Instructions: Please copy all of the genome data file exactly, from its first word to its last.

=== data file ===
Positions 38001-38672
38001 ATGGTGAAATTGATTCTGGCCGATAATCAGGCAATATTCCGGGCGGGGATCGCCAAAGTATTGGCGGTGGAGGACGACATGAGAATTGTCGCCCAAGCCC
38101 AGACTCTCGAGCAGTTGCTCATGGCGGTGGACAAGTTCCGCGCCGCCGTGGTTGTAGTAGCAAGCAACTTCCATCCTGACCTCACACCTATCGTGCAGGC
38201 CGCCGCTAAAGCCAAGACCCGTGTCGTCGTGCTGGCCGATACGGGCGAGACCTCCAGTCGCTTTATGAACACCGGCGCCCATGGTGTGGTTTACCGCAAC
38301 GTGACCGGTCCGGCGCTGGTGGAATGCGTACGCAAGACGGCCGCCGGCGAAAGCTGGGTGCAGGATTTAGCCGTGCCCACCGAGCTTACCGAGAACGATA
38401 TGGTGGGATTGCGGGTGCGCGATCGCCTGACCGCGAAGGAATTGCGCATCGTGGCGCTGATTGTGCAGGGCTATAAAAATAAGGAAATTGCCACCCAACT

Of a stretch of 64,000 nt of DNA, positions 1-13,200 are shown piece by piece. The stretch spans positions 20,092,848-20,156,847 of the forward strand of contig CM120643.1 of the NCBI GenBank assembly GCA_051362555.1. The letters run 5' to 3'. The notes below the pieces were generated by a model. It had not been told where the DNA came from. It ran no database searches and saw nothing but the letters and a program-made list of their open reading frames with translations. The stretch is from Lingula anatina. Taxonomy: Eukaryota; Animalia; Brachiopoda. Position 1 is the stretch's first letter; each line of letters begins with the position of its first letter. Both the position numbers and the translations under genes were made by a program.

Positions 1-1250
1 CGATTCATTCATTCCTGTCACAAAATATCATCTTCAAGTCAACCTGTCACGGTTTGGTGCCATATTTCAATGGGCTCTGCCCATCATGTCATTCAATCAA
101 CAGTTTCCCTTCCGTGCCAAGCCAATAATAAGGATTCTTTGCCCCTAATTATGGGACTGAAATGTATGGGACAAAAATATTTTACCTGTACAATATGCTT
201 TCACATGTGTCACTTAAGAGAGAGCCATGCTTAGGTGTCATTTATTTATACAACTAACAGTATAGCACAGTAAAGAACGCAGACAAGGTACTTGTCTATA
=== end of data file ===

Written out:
Positions 38001-38672
38001 ATGGTGAAATTGATTCTGGCCGATAATCAGGCAATATTCCGGGCGGGGATCGCCAAAGTATTGGCGGTGGAGGACGACATGAGAATTGTCGCCCAAGCCC
38101 AGACTCTCGAGCAGTTGCTCATGGCGGTGGACAAGTTCCGCGCCGCCGTGGTTGTAGTAGCAAGCAACTTCCATCCTGACCTCACACCTATCGTGCAGGC
38201 CGCCGCTAAAGCCAAGACCCGTGTCGTCGTGCTGGCCGATACGGGCGAGACCTCCAGTCGCTTTATGAACACCGGCGCCCATGGTGTGGTTTACCGCAAC
38301 GTGACCGGTCCGGCGCTGGTGGAATGCGTACGCAAGACGGCCGCCGGCGAAAGCTGGGTGCAGGATTTAGCCGTGCCCACCGAGCTTACCGAGAACGATA
38401 TGGTGGGATTGCGGGTGCGCGATCGCCTGACCGCGAAGGAATTGCGCATCGTGGCGCTGATTGTGCAGGGCTATAAAAATAAGGAAATTGCCACCCAACT

Of a stretch of 64,000 nt of DNA, positions 1-13,200 are shown piece by piece. The stretch spans positions 20,092,848-20,156,847 of the forward strand of contig CM120643.1 of the NCBI GenBank assembly GCA_051362555.1. The letters run 5' to 3'. The notes below the pieces were generated by a model. It had not been told where the DNA came from. It ran no database searches and saw nothing but the letters and a program-made list of their open reading frames with translations. The stretch is from Lingula anatina. Taxonomy: Eukaryota; Animalia; Brachiopoda. Position 1 is the stretch's first letter; each line of letters begins with the position of its first letter. Both the position numbers and the translations under genes were made by a program.

Positions 1-1250
1 CGATTCATTCATTCCTGTCACAAAATATCATCTTCAAGTCAACCTGTCACGGTTTGGTGCCATATTTCAATGGGCTCTGCCCATCATGTCATTCAATCAA
101 CAGTTTCCCTTCCGTGCCAAGCCAATAATAAGGATTCTTTGCCCCTAATTATGGGACTGAAATGTATGGGACAAAAATATTTTACCTGTACAATATGCTT
201 TCACATGTGTCACTTAAGAGAGAGCCATGCTTAGGTGTCATTTATTTATACAACTAACAGTATAGCACAGTAAAGAACGCAGACAAGGTACTTGTCTATA